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Bios from Featured Oral History Videos

Dr. Joseph V. Boykin, Jr.

Dr. Joseph V. Boykin, Jr. shares the legacy that his father, Joseph V. Boykin, Sr., established while serving as the second and final principal of all-black Princess Anne County Training School/Union Kempsville High School (PACTS/UKHS). As the son recalls, in the early years of his father’s administration, Principal Boykin wanted more educational opportunities for his students. At the time, black students were only expected to learn vocational studies and become maids, tradesmen, and other jobs. Sharing the sentiment of other educators and supporters, Mr. Boykin led the movement to expand the curriculum with college preparatory courses to provide students with an option of attending college. Because of his vision, many PACTS/UKHS students enrolled in college, graduated with degrees and became leaders in a variety of professions. His son, Joseph, Jr., graduated from PACTS/UKHS and is a plastic surgeon in Richmond, Virginia.

Cora Lee Goodman

Cora Lee Goodman attended Princess Anne County Training School/Union Kempsville High School (PACTS/UKHS) providing her with a lifetime of memories. She particularly remembers the days in early October 1948 when she and other eighth-graders were initiated as “greenhorns” by members of the school’s senior class. During the week-long initiation, seniors required Ms. Goodman and her peers to wear the clothes inside out, put a shoe on one foot and a bedroom slipper on the other, and many crazy stunts that made those days “just a fun week for the eighth-graders,” she said.  Like many graduates of the school, Ms. Goodman appreciates the vision and courage of a handful of business men and parents who raised money to purchase the land to construct a school for African American students in Princess Anne County, which later became a part of Virginia Beach. Ms. Goodman is a retired custodian of Virginia Beach City Public Schools.


Ms. Esther Grimstead Wilson wanted to be the first child in line on the opening morning for the Princess Anne County Training School in 1938. She ended up being the fourth in line on a day that started a wonderful journey for her and all the “colored” children who attended the school. After becoming the first comptroller for Norfolk State University, Ms. Wilson "gave back" to her alma mater by being an active organizer and member of a black women’s social organization that annually selected young girls from the school to become debutantes. Long retired from the university, Ms. Wilson now travels from her home in Norfolk to work twice a week as a secretary for First Lynnhaven Baptist Church in Virginia Beach.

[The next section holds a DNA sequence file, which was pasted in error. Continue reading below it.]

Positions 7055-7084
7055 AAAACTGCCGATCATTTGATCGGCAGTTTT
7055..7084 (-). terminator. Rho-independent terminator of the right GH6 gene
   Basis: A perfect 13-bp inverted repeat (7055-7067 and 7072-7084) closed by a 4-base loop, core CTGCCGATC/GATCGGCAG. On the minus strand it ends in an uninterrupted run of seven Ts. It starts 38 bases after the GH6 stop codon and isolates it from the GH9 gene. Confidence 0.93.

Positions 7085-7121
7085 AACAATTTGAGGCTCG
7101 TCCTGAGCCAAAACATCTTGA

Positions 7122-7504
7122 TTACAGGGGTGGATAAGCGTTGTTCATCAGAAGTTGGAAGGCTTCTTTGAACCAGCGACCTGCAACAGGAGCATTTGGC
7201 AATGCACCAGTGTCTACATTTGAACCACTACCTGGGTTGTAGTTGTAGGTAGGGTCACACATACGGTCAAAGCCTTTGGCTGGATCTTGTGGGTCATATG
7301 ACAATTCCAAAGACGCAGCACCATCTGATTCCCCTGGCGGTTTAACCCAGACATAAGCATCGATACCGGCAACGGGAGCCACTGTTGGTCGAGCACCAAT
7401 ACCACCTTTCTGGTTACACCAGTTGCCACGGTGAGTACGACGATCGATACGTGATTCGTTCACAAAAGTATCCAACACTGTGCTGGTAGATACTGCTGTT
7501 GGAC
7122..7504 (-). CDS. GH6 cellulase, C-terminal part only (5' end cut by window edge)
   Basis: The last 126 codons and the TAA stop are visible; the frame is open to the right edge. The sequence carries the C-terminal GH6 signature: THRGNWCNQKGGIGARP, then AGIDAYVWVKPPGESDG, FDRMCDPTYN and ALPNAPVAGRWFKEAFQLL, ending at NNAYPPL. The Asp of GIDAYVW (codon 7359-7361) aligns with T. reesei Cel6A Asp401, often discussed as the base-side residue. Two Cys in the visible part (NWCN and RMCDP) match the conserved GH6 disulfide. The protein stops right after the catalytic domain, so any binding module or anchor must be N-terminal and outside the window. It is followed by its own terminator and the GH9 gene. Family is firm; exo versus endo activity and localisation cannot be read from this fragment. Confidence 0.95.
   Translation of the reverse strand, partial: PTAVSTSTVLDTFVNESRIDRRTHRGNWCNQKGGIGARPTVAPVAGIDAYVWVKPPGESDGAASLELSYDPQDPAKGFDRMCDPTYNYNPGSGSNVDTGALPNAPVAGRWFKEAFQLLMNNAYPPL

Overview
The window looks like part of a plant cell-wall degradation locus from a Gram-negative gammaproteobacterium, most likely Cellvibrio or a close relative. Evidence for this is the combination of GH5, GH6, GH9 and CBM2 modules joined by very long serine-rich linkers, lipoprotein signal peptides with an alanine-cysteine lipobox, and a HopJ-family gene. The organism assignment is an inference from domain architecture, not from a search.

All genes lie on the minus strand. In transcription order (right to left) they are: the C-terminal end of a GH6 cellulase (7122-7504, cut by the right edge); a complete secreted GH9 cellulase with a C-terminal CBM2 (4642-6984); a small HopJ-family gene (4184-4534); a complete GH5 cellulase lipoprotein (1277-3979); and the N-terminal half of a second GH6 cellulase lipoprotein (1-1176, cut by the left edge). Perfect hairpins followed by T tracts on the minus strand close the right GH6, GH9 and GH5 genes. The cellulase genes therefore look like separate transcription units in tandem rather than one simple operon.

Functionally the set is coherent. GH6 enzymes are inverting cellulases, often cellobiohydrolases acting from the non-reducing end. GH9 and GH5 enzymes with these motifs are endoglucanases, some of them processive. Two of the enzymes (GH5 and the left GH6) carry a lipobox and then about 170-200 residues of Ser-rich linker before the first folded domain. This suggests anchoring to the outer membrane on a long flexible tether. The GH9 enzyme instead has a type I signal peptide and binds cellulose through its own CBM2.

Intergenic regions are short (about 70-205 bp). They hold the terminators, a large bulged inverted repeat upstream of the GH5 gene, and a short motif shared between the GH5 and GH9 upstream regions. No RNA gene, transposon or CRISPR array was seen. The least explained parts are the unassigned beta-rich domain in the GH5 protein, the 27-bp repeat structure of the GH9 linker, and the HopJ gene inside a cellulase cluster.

Ms. Margie Wilson Coefield still cherishes the initiative and motivation of the school’s ancestors who bravely embraced their vision to raise money to start the Princess Anne County Training School over 70 years ago. A retired teacher of the Virginia Beach City Public Schools, Ms. Coefield is the chair of the Princess Anne County Training/Union Kempsville High School Historical Committee, a group of former teachers and students, that expanded the research of the history of the school and collected artifacts from their peers for the new museum throughout 2008. She lives in Chesapeake, Virginia.


For many years, Ms. Edna Hendrix asserted herself to become the historian of Princess Anne County Training School/Union Kempsville High School, to record and honor the precious history of the school and the people associated with the educational facility. Culling years of memories and memorabilia from the minds and homes of former teachers and students, Ms. Hendrix has organized the history into books and into a reputation as the foremost authority on the history of the schools.


Once a shy student at Princess Anne County Training School/Union Kempsville High School, Dr. Ray Spain found his path to educational achievements and success through the grace and favor of the school’s nurturing and caring teachers and administrators. Because of their interest in him, realized he could accomplish many things. He later graduated from the school and enrolled in college in North Carolina. Dr. Spain became an educator serving in Virginia and Norfolk Carolina. He is now the superintendent of Warren County Public Schools in North Carolina.


Erma L. McPherson-Brown is deeply rooted to the history of Princess Anne County-Union Kempsville High School. Her grandfather, Millie McPherson,  was one of the founders of an association that envisioned the Princess Anne County Training School, vowing to build the school because “I want my children to be educated,”  McPherson-Brown recalled her grandfather saying.

 “I am proud to be the granddaughter of my grandfather, you know... my grandfather died in 1975 at the age of 88 and he lived to see that last class to graduate.”


Thaddeus Cason, Sr. has fond memories of his days at Princess Anne County Training School, which he graduated from in 1954. He started the school in the eighth-grade, but remembers, like yesterday, the close environment students enjoyed in that small building established on a foundation created by black parents who wanted more for their children. “The school was sort of small, like it was constructed out of stucco and it had no central heat or anything. It had a coal stove.”  During his school days, “we had fun but we learned at the same time.”

Last Modified on Monday, April 23, 2018